The CSIRO team that invented a faster system for wireless local area networking – which later became the foundation of Wi-Fi in its most popular form today – has won a European Inventor Award 2012.

Inventors Dr John O’Sullivan, Dr Terry Percival, Mr Diet Ostry, Mr Graham Daniels and Mr John Deane were named as the winners of  the ‘Non-European countries’ category of the annual awards for the patented WLAN technology at an awards ceremony in Copenhagen overnight.
The technology, which has given us the freedom to work wirelessly in our homes and offices, is now estimated to be in more than three billion devices worldwide and expected to be in more than five billion devices worldwide by the time the CSIRO patent expires at the end of 2013.
This is the first time an Australian team has won the award since it was launched in 2006.
“We’re thrilled for the team to receive this international recognition for an invention that has had such a significant global impact,” said Nigel Poole, CSIRO’s Acting Group Executive for Information Sciences.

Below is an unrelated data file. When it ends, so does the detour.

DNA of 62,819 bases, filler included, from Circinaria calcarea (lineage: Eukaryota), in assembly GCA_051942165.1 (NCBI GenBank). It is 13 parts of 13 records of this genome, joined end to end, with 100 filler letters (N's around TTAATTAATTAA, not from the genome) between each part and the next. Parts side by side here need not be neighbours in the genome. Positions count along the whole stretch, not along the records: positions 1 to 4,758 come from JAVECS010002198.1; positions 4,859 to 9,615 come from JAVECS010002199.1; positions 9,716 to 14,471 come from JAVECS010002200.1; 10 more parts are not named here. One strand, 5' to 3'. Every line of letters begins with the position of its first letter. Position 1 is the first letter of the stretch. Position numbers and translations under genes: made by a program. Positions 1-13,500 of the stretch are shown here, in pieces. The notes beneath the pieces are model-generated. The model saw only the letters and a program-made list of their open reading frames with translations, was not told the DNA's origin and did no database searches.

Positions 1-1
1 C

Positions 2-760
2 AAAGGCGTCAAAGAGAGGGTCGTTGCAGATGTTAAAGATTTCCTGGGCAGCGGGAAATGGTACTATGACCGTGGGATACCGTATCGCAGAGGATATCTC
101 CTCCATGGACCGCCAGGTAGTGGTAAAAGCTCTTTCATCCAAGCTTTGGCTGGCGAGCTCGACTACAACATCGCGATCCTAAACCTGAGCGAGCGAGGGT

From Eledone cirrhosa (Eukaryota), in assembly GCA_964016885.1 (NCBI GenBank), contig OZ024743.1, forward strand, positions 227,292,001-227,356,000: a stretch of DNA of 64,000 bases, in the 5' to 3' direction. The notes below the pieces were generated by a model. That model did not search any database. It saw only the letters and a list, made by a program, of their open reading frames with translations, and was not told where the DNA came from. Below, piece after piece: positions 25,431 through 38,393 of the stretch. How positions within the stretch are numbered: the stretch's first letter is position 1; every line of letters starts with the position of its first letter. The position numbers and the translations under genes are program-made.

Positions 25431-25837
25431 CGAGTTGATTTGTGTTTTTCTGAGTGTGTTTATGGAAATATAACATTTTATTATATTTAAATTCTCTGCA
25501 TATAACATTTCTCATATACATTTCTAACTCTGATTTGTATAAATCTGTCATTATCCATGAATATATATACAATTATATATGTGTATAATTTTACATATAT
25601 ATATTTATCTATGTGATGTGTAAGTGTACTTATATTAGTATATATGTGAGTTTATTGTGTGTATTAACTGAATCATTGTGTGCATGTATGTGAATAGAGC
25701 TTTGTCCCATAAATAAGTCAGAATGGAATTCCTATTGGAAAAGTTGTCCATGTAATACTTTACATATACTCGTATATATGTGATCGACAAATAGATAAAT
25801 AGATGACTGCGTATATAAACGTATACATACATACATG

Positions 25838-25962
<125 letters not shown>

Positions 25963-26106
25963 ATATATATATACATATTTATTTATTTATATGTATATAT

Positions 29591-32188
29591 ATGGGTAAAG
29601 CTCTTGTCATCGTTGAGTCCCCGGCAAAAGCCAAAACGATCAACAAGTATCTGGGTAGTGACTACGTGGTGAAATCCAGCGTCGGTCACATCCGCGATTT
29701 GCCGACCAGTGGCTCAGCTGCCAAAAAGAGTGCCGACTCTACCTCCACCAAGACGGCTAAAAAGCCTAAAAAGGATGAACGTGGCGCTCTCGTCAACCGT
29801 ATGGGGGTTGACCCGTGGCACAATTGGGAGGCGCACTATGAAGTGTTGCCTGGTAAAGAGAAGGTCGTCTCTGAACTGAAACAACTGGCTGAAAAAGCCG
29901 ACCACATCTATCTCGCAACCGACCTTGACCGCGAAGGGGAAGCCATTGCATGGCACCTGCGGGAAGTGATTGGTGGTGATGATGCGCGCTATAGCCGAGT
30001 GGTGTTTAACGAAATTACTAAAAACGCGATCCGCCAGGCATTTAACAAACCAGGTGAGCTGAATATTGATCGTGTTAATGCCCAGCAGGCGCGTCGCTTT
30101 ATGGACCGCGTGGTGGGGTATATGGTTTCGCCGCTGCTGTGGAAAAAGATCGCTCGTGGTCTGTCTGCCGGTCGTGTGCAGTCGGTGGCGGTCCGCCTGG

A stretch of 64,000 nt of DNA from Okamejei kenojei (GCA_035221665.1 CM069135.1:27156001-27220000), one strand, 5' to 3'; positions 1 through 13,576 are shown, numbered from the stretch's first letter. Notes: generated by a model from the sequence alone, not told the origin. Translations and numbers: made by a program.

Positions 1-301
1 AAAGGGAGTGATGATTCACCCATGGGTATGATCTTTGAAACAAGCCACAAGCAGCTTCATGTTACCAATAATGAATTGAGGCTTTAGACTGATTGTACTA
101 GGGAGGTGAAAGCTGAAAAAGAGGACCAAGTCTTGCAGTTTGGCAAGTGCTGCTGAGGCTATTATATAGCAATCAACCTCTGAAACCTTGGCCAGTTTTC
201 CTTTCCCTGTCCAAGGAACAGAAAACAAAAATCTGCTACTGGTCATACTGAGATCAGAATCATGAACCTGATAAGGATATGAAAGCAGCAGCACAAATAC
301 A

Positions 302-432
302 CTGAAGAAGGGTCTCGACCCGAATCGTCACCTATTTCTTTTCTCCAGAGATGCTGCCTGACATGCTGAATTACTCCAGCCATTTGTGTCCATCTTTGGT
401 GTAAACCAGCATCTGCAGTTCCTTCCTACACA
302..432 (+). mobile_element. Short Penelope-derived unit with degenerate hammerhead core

“It’s a technology that has changed how we work and how we live. The rapid expansion of indoor wireless communications is in part possible because of the WLAN technology invented by scientists at CSIRO in Australia.”
The EIA is presented in five categories: Industry, Research, SMEs, Non-European countries and Lifetime Achievement. Fifteen finalists were selected across all categories from almost 200 inventors and teams who were originally nominated, by an international jury comprising leading personalities from industry, science, politics and media.

About the European Inventor Award (EIA)

Launched in 2006, the European Inventor Award is presented annually by the European Patent Office, in co-operation with the European Commission and the country which holds the EU Council Presidency at the time of the award ceremony, which this year is Denmark. The award honours inventive individuals and teams whose pioneering work provides answers to the challenges of our age and thereby contributes to progress and prosperity. Nomination proposals are submitted by the public and by patent examiners at the EPO and Europe’s national patent offices. The finalists and, subsequently, the winners are chosen from among the nominees by a high-profile international jury, which includes prominent personalities from politics, business, media, science, academia and research.

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